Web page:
West Gate, East Gate

One of the nice things about writing a novel like the ones I’m doing is having the ability to go in and do a lot of research on things that you never knew existed.  I mean, I knew there was a city named Kiev and that when I was growing up the most famous things about it was that it was part of the Soviet Union and a famous chicken dish came from there–which leads to a lot of bad chicken jokes, but that’s another story.

When I decided to have Annie and Alex meed up in Kiev I knew nothing about the city save for it’s now in the Ukraine and one other thing I’ve known about since being in high school.  And it was this last part that set up were I wanted the girls to meet.  Fortunately for me a lot of things in the city worked out to my favor:


(The following excerpts from The Foundation Chronicles, Book Three: C For Continuing, copyright 2016 by Cassidy Frazee)


Annie exited the metro station and headed directly across the street into the park. For such a lovely day she was surprised there weren’t more people out, but then it was a Tuesday with lots of people working, and though it was sunny the temperatures were around 18 C with winds staying steady around 25 kph. And the few people who were out were dressed like her: jeans—or in her case, leggings—and a light jacket over a top. Unlike most of the people here Annie decided to wear her sandals because it was summer and she loved the feel of sunlight upon her feet.

She found Alex waiting on the other side of the park, sitting on a raised curb facing Yaroslaviv Val Street. She was dressed pretty much as expected: flight jacket over a blue tee shirt and faded jeans tucked into her black lace-up flight boots. Annie began waving as soon as the girl caught sight of her. “Hello.”

Hello, Annie.” Alexandria Chorney rushed up and gave her friend and covenmate a big hug. “Did you have any trouble getting here?”

“Not at all. It was just as you said: Sofia International to Kiev International, then take the local jaunt to the Central Station, get on the Red Line subway, transfer to the Green Line, take that to Zoloti Vorota Station.” Annie held her arms out to the side. “And here I am.”


We know–or we’re at least guessing, you’ll find out tomorrow–that Annie’s mom jaunted her to the international airport outside Sofia, and from there Annie went on her own to Kiev.  Then, as she says, she took the local jaunt into the main train station and from there took the subway to their location.  Lucky for Annie there are only three subway lines in the city, so there wasn’t much of a chance Annie would get lost underground.  Not to mention that the Red Line to Green Line transfer station isn’t that far from where Annie entered the subway.

And you can be sure she looked over a bunch of maps before getting to this point.

And you can be sure she looked over a bunch of maps before getting to this point.

And once Annie’s off the subway and no longer hanging with the Morlocks, she’s right here in this part meeting her friend:

Right there, next to the raised curb, in the center of the photo.  Without Col. Mustard, I should point out.

Right there, next to the raised curb, in the center of the photo. Without Col. Mustard, I should point out.

Humm…  There’s a blurry sport in the middle of this photo right where the girls should be.  Maybe they are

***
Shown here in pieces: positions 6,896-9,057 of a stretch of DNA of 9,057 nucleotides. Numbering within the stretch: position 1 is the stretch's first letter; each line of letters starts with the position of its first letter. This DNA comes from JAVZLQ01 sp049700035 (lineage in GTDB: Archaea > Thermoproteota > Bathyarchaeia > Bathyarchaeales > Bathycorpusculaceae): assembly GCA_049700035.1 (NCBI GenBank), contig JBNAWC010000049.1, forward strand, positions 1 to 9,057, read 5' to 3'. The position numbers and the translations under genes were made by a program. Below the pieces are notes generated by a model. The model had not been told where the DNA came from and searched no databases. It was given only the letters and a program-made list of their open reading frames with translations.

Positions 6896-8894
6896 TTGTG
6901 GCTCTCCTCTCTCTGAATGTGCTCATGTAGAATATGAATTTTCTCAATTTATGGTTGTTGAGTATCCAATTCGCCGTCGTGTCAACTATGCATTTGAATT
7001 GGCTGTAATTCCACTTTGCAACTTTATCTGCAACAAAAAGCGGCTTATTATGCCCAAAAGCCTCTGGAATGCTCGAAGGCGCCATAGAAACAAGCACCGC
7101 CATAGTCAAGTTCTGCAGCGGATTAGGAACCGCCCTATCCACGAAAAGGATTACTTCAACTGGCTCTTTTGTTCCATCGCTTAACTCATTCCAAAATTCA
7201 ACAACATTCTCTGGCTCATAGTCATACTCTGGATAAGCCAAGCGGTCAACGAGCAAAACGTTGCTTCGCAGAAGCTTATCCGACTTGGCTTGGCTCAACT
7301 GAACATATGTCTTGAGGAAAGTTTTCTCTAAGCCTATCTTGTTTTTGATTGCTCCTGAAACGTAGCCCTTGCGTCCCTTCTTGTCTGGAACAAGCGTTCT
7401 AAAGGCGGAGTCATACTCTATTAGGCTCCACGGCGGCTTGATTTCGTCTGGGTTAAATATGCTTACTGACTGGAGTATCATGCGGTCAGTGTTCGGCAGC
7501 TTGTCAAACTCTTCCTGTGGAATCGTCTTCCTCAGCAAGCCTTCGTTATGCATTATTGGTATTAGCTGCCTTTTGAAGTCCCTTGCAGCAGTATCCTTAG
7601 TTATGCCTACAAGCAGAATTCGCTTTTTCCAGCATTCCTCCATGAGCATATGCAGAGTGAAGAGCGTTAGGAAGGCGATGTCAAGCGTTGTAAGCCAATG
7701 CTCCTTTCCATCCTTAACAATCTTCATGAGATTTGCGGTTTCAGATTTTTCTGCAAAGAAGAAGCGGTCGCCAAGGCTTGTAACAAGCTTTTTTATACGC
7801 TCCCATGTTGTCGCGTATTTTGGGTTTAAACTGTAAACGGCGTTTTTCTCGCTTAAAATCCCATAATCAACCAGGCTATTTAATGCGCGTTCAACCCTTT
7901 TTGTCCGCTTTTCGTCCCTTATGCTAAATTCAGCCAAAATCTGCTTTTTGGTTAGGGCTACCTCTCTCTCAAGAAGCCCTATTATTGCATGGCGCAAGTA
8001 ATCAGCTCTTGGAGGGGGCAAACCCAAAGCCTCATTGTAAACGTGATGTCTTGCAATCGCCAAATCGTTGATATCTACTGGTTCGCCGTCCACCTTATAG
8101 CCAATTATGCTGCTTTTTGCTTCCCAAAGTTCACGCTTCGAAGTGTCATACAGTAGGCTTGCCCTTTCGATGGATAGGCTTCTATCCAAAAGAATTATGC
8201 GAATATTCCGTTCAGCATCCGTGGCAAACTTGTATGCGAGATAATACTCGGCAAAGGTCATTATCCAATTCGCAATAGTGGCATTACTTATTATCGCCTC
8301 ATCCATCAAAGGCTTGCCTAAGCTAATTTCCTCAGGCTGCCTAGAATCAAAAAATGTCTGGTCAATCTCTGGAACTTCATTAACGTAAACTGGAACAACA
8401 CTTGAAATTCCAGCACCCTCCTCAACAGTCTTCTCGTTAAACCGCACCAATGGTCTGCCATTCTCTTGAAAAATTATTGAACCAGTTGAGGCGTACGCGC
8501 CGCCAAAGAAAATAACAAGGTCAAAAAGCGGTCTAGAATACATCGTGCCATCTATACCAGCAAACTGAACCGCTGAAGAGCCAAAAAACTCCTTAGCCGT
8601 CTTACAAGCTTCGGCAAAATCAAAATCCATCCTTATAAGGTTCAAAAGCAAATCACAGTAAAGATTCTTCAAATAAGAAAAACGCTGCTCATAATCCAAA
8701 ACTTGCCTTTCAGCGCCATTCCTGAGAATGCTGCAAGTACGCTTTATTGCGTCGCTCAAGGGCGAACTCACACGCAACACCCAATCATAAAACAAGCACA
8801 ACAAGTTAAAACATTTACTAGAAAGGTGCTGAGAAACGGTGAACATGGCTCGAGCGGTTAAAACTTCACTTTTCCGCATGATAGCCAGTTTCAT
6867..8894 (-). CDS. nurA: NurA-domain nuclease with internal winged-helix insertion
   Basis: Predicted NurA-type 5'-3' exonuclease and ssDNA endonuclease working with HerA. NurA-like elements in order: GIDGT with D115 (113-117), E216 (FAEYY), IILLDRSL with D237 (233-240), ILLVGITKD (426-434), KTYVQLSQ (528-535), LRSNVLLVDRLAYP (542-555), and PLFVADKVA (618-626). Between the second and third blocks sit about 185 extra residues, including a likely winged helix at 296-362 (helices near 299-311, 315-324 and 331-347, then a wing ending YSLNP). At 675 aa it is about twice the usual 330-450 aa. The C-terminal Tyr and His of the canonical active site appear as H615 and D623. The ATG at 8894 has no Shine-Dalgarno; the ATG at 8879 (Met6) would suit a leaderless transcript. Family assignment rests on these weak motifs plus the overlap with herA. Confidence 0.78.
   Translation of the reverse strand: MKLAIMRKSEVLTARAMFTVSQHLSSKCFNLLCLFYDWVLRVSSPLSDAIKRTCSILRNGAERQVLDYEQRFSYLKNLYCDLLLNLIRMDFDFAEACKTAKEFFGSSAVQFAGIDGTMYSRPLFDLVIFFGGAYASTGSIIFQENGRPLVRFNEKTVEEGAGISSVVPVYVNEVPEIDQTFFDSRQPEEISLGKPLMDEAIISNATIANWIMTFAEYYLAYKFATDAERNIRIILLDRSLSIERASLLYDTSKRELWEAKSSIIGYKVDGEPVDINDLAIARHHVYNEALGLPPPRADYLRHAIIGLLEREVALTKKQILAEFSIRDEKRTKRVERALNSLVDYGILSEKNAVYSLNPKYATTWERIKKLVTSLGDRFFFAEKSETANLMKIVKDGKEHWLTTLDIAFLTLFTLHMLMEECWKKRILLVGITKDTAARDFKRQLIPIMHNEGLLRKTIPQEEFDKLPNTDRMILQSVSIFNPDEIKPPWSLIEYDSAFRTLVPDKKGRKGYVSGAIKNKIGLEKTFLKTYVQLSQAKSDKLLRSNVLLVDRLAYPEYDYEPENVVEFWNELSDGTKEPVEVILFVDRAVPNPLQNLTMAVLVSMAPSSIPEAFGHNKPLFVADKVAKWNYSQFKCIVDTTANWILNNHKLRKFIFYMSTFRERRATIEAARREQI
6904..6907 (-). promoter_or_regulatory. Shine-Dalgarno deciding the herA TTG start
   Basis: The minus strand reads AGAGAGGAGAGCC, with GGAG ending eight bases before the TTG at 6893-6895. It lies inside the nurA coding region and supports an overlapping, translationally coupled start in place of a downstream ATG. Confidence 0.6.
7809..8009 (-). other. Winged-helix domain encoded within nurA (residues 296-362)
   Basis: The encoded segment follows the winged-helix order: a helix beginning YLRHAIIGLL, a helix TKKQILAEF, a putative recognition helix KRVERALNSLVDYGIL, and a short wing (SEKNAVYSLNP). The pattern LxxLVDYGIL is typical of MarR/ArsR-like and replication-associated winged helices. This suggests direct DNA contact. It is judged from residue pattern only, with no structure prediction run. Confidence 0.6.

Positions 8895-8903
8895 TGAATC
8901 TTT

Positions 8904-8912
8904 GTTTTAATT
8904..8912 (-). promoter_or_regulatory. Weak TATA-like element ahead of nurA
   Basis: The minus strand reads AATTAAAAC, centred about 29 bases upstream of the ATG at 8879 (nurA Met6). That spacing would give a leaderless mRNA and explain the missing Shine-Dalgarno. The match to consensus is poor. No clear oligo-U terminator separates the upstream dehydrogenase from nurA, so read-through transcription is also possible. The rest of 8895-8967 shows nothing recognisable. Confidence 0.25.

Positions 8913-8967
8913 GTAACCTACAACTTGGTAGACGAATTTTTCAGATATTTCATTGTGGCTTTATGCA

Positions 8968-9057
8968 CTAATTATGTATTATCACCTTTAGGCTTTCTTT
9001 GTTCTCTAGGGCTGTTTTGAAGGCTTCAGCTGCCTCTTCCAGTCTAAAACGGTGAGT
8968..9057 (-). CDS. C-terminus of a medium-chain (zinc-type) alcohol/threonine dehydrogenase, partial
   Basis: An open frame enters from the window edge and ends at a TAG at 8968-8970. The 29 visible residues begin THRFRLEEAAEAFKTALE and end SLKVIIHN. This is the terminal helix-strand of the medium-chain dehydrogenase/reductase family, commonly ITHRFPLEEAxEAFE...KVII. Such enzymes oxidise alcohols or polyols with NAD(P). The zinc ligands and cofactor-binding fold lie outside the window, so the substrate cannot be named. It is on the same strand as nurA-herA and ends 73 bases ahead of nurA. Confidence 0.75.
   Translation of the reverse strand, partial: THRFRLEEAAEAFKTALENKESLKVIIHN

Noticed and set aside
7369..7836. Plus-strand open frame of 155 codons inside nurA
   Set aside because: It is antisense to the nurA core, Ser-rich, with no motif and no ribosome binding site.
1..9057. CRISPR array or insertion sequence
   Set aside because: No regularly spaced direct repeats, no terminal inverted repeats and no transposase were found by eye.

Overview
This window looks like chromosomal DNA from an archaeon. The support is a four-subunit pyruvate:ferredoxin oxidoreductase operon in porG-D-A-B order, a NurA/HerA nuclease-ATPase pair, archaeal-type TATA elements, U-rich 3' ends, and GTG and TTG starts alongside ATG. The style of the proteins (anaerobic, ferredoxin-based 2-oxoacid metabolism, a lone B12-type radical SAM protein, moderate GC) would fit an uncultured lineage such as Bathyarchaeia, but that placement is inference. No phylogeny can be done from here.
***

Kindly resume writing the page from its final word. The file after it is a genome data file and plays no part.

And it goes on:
Now that they are together the real bonding can take place:


“Yes, you are. By the way: welcome to Kiev.” She looked about as she shrugged. “You did say this was your first time here.”

“It is.” Annie looked up into the blue sky. “We picked a great day for a visit. Did you have trouble getting here?”

Alex shook her head. “No, the weather was perfect. Clear skies all the way.” She glanced down at Annie’s legs. “I love those leggings.”

“Thank you.” She looked down at the leggings which were electric blue shot through with lines of pink and coordinated with her pink top and blue jacket. “I picked them up in Sofia a few weeks ago. I’m going to bring them to school.”

“Those will be nice there. I’m gonna try and find a pair when we go shopping.” Alex cocked her head to one side. “Your Ukrainian has gotten really good.”

“Thank you: I’ve been practicing.” Annie leaned in towards her friend, placing her hand on her arm. “Your Bulgarian is excellent as well.”

“I’ve been practicing as well.” Alex scratched her head. “So how do you want to talk? If you don’t mind I’d like to speak in Bulgarian. I can practice and if I mess up you can tell me.”

Annie nodded. “We can do that: I don’t have a problem.”

“Great.” Alex seemed relieved that their communication issues were out of the way. “The place we’re going to eat is just up the street. I hope you didn’t have a big breakfast.”

“Not at all. I’ve only nibbled since I woke.”


Annie examined the large structure to her left that was the focal point of this particular park. “So that is the famous Golden Gate.” She kept her smile hidden as she didn’t want to explain to Alex that just two weeks earlier she more or less stood before another Golden Gate…


The incredible news here is that Annie is wearing blue and pink leggings, something we’ve never seen her wear.  And she’s totally matching with her pink top and blue jacket.  Top it off with her sandals and she looks like a normal teen girl–and given that Annie is probably carrying that purse, probably a well-to-do teen.  Which, incidentally, she is.

But wait–another Golden Gate?  As she thinks it’s funny that only a couple of weeks before she was sort of at one with Kerry, and now she’s at another with Alex.  Only this Golden Gate–

Really is a gate.

Really is a gate.

And you’ll learn more about it tomorrow–along with how I knew about it as a teenager.